Understanding specimen- and grain-size effects on nanoscale plastic deformation mechanisms and mechanical properties of polycrystalline yttria-stabilized tetragonal zirconia nanopillars
N Zhang and MA Zaeem, EUROPEAN JOURNAL OF MECHANICS A-SOLIDS, 76, 80-90 (2019).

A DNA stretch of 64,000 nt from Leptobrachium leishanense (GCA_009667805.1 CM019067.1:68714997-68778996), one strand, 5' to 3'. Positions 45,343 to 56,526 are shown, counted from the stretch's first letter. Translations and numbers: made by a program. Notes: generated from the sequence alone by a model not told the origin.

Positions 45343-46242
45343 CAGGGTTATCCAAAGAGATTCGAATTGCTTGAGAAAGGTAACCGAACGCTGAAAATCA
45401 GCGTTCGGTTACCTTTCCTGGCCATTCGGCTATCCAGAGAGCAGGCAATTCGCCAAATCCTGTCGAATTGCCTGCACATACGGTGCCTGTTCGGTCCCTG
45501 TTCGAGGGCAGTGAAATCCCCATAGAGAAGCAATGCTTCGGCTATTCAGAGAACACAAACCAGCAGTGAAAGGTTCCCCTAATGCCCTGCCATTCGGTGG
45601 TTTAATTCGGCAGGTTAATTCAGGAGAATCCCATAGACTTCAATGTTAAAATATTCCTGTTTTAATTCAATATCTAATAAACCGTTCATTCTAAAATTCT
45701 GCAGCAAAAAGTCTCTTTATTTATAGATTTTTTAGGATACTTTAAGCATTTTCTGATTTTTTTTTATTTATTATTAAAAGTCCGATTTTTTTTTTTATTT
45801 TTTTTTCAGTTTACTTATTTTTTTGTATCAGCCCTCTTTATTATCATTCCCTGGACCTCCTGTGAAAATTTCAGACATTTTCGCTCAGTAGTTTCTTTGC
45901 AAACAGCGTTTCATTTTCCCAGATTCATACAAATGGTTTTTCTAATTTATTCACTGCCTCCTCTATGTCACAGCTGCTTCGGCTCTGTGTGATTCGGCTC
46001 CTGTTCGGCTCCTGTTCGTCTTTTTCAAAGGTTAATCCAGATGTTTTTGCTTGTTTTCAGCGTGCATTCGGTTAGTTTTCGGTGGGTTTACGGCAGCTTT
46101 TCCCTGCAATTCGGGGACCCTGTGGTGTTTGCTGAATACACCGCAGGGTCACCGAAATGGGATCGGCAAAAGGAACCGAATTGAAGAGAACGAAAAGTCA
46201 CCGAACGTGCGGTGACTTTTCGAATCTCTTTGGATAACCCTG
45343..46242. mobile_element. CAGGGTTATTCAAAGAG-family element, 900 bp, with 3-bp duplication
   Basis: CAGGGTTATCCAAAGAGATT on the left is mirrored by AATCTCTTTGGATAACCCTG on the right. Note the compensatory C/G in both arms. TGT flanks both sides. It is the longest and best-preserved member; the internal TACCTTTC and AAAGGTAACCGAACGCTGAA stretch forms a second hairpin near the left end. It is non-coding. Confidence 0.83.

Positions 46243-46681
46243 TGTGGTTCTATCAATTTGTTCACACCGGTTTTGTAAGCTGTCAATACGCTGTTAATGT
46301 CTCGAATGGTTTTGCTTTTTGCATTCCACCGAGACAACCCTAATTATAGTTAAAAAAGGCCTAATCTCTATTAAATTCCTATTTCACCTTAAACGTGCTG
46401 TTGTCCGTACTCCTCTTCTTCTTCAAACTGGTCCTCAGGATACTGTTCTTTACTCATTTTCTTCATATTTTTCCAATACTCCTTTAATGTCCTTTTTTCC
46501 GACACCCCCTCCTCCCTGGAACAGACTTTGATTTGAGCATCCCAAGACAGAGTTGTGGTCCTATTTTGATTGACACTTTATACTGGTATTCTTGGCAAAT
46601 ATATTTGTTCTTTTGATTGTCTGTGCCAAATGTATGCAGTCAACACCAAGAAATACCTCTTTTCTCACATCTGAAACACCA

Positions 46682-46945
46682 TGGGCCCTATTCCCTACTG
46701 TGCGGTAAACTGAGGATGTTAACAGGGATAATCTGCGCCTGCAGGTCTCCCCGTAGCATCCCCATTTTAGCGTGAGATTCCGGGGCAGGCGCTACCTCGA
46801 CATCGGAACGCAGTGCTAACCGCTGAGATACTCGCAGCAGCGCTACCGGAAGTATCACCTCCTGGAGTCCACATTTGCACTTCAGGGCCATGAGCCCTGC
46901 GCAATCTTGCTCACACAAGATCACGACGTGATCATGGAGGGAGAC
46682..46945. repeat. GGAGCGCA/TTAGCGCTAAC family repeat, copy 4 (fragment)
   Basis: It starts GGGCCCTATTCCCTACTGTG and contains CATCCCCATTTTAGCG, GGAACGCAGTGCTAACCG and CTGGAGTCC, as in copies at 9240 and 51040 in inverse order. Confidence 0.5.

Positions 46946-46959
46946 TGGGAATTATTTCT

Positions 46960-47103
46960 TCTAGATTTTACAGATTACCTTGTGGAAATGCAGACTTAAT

Specimen- and grain-size effects on nanoscale plastic deformation mechanisms and mechanical properties of polycrystalline yttria- stabilized tetragonal zirconia (YSTZ) nanopillars are studied by molecular dynamics simulations. Through uniaxial compression of YSTZ columnar nanopillars, intergranular and transgranular deformation mechanisms are investigated. Cooperative intergranular deformations including grain boundary sliding and migration, grain rotation, and amorphous phase formation at grain boundaries are revealed. Results also reveal formation of partial dislocations, which act as splitters of large grains and play a significant role in facilitating the rotation of grains, and consequently promote amorphous-to-crystalline phase transition in-between neighboring grains. An increase in free surface- to-volume ratio is found to be responsible for specimen size-induced softening phenomenon, where a decrease in Young's modulus and strength is observed when the specimen width decreases from 30 nm to 10 nm. Also, a decrease in Young's modulus and strength is revealed with the decrease of average grain size from 15 nm to 5 nm. Grain boundary density is identified to be responsible for the observed grain size-induced softening behavior in polycrystalline YSTZ nanopillars. A transition in dominant deformation mechanism is observed from amorphous phase formation at grain boundaries to a competition between intergranular grain boundary sliding and transgranular phase transformation. Furthermore, an inverse Hall-Petch relationship is revealed describing the correlation between grain size and strength for polycrystalline YSTZ nanopillars with grain sizes below 15 nm.
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